By Susannah Clark
Of the obnoxious amount of concerts I splurged on this summer, the two most worthwhile were the two most expensive: I dropped over $100 each to see the hardest working senior citizens in show business: Bruce Springsteen and Sir Paul McCartney.
Along with allowing me to cross two items off my list of life goals, both shows restored my faith in Rock ‘n Roll. Even with wrinkles, Springsteen and McCartney still got it.
What the Walrus and the Jersey Devil share is undeniable, unyielding passion. They’ve been playing the same songs, cuing the same audience participation, for over 30 years, and still manage to perform with the same vigor as their nightclub days. While both artists have a seemingly endless repertoire of mediocre work from the past two decades, neither shy away from the crowd-pleasing hits that got them selling out arenas in the first place.
Springsteen and McCartney play for their audience, and not for themselves. Their elation is contagious.
Not all seasoned rock stars have embraced this concept. At the Lollapolooza music festival this summer, I was stoked to see Lou Reed, another ‘70s icon I’d grown up listening to.
After he came on stage 20 minutes late, my excitement quickly turned into disenchantment when I noticed my favorite Velvet Undergroundsman was reading his lyrics off a teleprompter. And he still came in at the wrong time during “Sweet Jane.” During the same song, he summoned his roadies to switch his guitar five times.
Throughout the six songs he played, Reed looked and sounded bored-to-tears, managing to make his already monotone voice even more lifeless. I never thought the song “Walk on the Wild Side” could sound so depressing.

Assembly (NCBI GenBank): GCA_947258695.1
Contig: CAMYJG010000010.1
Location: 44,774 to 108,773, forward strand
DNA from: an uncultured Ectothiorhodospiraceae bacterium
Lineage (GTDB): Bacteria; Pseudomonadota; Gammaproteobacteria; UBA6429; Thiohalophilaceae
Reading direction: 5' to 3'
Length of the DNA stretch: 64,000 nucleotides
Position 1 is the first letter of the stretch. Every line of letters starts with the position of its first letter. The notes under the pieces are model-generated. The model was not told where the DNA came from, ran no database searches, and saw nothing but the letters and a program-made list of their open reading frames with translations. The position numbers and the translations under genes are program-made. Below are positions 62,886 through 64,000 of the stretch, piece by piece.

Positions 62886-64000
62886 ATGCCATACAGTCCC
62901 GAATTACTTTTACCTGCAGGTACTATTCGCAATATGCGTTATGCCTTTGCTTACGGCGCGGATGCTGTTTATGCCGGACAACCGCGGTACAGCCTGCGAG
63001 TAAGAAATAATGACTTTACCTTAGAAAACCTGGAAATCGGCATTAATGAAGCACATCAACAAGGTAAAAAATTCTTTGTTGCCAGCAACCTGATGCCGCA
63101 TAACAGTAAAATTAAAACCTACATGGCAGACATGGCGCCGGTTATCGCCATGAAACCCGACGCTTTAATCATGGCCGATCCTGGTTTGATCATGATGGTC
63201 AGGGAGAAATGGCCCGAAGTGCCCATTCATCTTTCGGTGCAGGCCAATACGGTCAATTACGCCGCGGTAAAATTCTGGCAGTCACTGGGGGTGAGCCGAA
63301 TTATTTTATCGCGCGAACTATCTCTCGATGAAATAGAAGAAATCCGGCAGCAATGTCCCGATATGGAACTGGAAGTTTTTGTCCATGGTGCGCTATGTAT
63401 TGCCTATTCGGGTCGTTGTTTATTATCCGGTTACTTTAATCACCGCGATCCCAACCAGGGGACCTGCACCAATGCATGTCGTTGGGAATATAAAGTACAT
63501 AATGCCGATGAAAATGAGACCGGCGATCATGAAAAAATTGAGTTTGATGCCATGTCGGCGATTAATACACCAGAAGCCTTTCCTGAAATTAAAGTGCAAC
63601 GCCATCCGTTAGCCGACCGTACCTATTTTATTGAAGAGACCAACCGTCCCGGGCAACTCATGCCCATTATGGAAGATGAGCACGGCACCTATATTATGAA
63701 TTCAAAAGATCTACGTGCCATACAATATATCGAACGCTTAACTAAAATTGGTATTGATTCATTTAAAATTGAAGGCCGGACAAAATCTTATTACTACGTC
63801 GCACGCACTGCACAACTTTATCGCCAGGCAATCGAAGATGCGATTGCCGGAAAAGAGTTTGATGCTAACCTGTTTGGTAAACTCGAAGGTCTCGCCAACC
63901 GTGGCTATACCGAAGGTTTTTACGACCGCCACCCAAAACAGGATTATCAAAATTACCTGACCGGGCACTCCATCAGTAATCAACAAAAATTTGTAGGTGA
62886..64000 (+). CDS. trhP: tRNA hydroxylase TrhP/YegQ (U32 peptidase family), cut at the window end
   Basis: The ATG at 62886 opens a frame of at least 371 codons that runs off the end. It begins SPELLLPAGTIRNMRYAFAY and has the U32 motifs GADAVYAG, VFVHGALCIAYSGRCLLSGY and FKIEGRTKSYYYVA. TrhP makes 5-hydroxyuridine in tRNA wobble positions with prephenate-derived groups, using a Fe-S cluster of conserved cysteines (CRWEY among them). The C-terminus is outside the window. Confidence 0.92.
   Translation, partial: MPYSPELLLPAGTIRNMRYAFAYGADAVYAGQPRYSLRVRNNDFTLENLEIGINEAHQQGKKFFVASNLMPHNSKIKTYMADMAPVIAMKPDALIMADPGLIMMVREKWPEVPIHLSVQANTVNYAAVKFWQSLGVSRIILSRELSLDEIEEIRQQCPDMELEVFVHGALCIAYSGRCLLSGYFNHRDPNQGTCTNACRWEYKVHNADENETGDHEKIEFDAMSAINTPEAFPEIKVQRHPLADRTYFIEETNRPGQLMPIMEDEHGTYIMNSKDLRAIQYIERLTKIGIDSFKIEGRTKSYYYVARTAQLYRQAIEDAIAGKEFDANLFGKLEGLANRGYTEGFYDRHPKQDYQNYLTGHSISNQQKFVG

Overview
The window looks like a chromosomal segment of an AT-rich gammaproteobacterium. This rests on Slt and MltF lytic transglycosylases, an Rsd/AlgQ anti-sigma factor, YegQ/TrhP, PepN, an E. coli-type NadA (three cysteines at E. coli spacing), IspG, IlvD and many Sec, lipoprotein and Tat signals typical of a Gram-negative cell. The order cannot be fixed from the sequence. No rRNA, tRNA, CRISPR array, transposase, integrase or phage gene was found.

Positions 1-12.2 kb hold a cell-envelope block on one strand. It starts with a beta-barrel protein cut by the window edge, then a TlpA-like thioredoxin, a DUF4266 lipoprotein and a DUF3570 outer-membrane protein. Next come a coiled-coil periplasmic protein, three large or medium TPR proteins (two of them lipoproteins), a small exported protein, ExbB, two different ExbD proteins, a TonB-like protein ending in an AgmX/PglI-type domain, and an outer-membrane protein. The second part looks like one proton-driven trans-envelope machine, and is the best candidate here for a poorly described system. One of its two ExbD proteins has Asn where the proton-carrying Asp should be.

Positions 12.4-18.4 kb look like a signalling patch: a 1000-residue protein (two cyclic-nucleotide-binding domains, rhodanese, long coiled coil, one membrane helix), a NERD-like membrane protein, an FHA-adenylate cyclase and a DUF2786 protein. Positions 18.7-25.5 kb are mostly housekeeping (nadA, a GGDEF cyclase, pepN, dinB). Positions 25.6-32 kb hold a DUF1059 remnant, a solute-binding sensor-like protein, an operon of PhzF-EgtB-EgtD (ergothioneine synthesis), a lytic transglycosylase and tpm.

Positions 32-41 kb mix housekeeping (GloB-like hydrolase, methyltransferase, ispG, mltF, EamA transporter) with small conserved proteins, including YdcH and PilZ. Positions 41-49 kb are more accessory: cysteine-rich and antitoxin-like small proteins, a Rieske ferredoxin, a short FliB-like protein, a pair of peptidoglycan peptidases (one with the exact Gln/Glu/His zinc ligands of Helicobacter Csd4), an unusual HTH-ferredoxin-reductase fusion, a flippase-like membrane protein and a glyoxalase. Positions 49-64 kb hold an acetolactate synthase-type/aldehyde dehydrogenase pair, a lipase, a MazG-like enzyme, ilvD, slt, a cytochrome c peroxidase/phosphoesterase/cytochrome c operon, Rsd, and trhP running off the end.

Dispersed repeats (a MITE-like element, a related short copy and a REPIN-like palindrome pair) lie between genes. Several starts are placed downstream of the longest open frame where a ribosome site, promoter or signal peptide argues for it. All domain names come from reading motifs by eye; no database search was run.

At the end of his set, which, by the way, bled into Band of Horses’ show on the adjacent stage, Reed muttered the names of his band mates and pointed to himself last.
“And me,” he barked. Most of the crowd ate it up. I missed Snoop Dogg for this?
I get it. Lou Reed’s whole persona is based on not giving damn, and I know I can’t compare him to goody-goody pop stars like Springsteen and McCartney. But, if Lou Reed really was such a badass, he wouldn’t have signed up to play at a commercialized festival in the first place.
Frankly, Reed doesn’t sound good enough anymore to justify acting like a jerk on stage. Not respecting authority is one thing, but not respecting your audience, the very fans that gave you a voice in the first place, is another. It’s hard to enjoy a concert when the performer clearly isn’t.
My reaction to Lou Reed’s apathy was similar to when I heard Bob Dylan’s abrasively strained singing voice back in 2006. That show wasn’t actually pleasing to my ears, but it’s nice to say I’ve seen a legend.
Thank God for the sell-outs. To Bruce Springsteen and Paul McCartney: yes. We still need you. And even with triple digit ticket prices, yes, we’ll still feed you.